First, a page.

3. Awesome resources for North American gardeners, I’d just like to remind readers new to wildlife gardening that any list of best plants is totally dependent on location. Even within North America, a plant that is a valuable native in one area can be a problematic invasive somewhere else (e.g. Manitoba maple Acer negundo, which the Ontario Society for Ecological Restoration considers one of the worst invasive species in southern Ontario (PDF) even though in nearby provinces and states it is native.)
    .-= Rosemary´s last blog ..Matthiola incana ‘Vintage White’ seeds: a promise of a fragrant summer! =-.

  4. Kelly Brenner says:

    Thanks for all the great links. I’m also a huge fan of the Sibley Guide to Trees, I refer to it all the time.

    You can also find regional plants for wildlife lists on my blog for many regions throughout the US (let me know if I’ve missed one). Just click on your state and see what there is. http://www.metrofieldguide.com/?page_id=292

    • Carole Brown says:

      Thank, Kelly. As soon as I have a minute to breathe I’ll be adding your excellent resources links here.

  5. Great resource Carole – glad I have somewhere to direct people to when they ask!
    Rachel Mathews recently posted..How To Plant A Small Courtyard Garden

  6. What to plant is a common question indeed. I for one ask myself this question every year. What I end up with is a mish mash of plants, bushes and trees that don’t always play nice. These articles will surely help my future gardening efforts!
    green gardener recently posted..Federal Cash for Clunker Appliances

  7. Hi All;
    If you’re thinking about plants for an ecosystem garden, why not think about pollinators too!? The bees, beetles, birds, moths, and other animals that make our fruits and veggies possible need all the help they can get! The Pollinator Partnership has some FANTASTIC guides for choosing native, pollinator-friendly plants for your region. Just go to their page (http://www.pollinator.org/guides.htm), enter your zipcode, then download the free .pdf file!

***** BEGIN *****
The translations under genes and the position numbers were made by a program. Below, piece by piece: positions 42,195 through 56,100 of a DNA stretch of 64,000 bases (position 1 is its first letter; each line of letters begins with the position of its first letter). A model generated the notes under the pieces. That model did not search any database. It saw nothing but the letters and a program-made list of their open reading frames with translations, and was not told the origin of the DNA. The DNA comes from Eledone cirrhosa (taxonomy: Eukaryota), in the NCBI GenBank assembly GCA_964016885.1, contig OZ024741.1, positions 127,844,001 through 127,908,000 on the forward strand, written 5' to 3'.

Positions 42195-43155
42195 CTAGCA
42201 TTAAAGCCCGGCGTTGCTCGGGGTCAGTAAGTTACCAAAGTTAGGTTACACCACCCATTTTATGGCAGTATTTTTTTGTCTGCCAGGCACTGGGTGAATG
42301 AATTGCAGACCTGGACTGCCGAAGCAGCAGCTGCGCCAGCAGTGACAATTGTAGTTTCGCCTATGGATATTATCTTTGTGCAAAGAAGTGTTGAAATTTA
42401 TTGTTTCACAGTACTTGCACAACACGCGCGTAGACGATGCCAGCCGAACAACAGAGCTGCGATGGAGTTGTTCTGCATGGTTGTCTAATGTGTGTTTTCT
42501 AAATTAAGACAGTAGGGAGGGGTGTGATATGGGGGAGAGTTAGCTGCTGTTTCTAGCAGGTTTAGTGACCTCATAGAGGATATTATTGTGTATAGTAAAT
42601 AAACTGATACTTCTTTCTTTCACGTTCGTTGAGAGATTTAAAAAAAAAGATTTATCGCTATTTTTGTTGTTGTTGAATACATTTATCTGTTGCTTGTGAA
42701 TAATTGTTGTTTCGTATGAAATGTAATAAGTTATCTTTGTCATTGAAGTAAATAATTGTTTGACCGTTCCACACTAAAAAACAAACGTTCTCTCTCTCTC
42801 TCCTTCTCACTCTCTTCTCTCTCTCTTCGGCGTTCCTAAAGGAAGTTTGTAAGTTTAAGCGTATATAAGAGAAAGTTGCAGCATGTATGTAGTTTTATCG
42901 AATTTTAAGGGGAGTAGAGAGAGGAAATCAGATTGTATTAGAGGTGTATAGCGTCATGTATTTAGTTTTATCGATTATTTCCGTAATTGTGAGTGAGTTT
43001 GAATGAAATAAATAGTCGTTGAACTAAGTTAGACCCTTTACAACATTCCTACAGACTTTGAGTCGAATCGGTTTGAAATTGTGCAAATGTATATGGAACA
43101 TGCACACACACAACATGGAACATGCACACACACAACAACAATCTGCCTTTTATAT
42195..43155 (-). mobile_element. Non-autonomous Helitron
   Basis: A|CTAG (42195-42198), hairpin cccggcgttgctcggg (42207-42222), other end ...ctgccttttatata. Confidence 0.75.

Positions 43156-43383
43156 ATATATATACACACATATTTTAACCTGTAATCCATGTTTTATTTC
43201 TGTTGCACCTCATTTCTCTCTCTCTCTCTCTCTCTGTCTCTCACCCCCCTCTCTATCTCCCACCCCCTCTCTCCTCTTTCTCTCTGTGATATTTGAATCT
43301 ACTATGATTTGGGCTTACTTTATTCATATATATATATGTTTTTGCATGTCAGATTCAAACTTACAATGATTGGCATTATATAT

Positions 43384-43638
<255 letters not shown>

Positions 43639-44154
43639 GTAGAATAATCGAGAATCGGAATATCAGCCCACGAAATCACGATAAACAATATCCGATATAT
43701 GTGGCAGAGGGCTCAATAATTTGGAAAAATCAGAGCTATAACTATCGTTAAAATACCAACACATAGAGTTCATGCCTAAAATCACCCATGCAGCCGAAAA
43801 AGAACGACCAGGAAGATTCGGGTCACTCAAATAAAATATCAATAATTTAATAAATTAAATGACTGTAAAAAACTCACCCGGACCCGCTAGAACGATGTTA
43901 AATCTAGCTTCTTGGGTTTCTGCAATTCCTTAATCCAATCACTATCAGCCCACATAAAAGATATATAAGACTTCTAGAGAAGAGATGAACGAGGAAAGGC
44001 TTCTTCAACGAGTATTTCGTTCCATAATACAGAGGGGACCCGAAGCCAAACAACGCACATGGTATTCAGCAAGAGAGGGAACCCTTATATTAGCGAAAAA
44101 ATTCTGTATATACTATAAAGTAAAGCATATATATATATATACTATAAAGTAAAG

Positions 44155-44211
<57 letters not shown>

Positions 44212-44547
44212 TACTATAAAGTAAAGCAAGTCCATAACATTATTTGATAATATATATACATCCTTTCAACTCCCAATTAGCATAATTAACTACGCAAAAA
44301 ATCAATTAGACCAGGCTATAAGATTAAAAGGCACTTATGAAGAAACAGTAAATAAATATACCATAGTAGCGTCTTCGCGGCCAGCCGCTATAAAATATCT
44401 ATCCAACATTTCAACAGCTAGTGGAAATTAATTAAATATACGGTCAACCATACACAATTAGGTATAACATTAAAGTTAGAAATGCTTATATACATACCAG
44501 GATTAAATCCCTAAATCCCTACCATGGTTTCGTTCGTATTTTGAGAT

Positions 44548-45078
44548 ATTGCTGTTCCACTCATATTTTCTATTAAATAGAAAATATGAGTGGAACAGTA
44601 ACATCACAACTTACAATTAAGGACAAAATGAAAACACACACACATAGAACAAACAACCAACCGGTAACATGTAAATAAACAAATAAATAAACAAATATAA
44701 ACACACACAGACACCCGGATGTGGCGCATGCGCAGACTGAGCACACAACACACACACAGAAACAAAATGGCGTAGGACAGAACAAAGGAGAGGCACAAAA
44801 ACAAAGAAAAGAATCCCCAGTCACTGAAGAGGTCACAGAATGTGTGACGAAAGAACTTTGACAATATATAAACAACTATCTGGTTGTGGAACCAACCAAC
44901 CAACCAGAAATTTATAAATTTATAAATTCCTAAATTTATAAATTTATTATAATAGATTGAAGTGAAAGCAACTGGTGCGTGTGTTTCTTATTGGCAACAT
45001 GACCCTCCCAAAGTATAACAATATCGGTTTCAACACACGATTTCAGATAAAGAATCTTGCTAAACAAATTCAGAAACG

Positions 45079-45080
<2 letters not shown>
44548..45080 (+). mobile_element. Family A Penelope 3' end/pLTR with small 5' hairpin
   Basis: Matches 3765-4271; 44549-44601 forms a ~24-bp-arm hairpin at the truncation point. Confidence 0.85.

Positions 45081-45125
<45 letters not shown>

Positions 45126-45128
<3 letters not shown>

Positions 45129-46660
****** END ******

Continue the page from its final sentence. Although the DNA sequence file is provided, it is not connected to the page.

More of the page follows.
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  13. [...] Brown gardens in Philadelphia, zone 6b, and writes at Ecosystem Gardening, teaching you to garden sustainably, conserve natural resources, and create welcoming habitat for [...]

  14. [...] Brown gardens in Philadelphia, zone 6b, and writes at Ecosystem Gardening, teaching you to garden sustainably, conserve natural resources, and create welcoming habitat for [...]

  15. [...] Brown gardens in Philadelphia, zone 6b, and writes at Ecosystem Gardening, teaching you to garden sustainably, conserve natural resources, and create welcoming habitat for [...]

  16. [...] Brown gardens in Philadelphia, zone 6b, and writes at Ecosystem Gardening, teaching you to garden sustainably, conserve natural resources, and create welcoming habitat for [...]

  17. [...] Plant Society and I now base my choice of plants on their value in a biodiverse landscape and appropriateness to my ecosystem rather than some cookie cutter look that we are brainwashed to adapt to. I’m now [...]

  18. [...] Brown gardens in Philadelphia, zone 6b, and writes at Ecosystem Gardening, teaching you to garden sustainably, conserve natural resources, and create welcoming habitat for [...]

  19. [...] Add more Native Plants to your wildlife garden. If you want wildlife in your garden, the best thing that you can do is add more native plants to your landscape because native plants support local food webs. [...]

  20. [...] varieties that provide multiple benefits, [...]

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  23. [...] best bet for creating habitats that support the largest number of birds is to plant a wide variety of native plants that are appropriate to your region. The more natives you’ve got in your garden, the more birds you will see. It really is that [...]

  24. [...] Creating a wildlife garden is a process, it’s not one specific event. And it’s never too late to begin the journey. While it’s easy to get overwhelmed when you’re just starting out, it’s important to remember to just take one step at a time. Perhaps start by spending some time this winter choosing the best plants for your wildlife garden. [...]

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  28. […] But the answer to this question is not as simple as you may think. There is no one-size-fits-all answer. But instead this answer depends on many factors, chief of which is where do you live? The best plants for your wildlife garden will be native to your local area. […]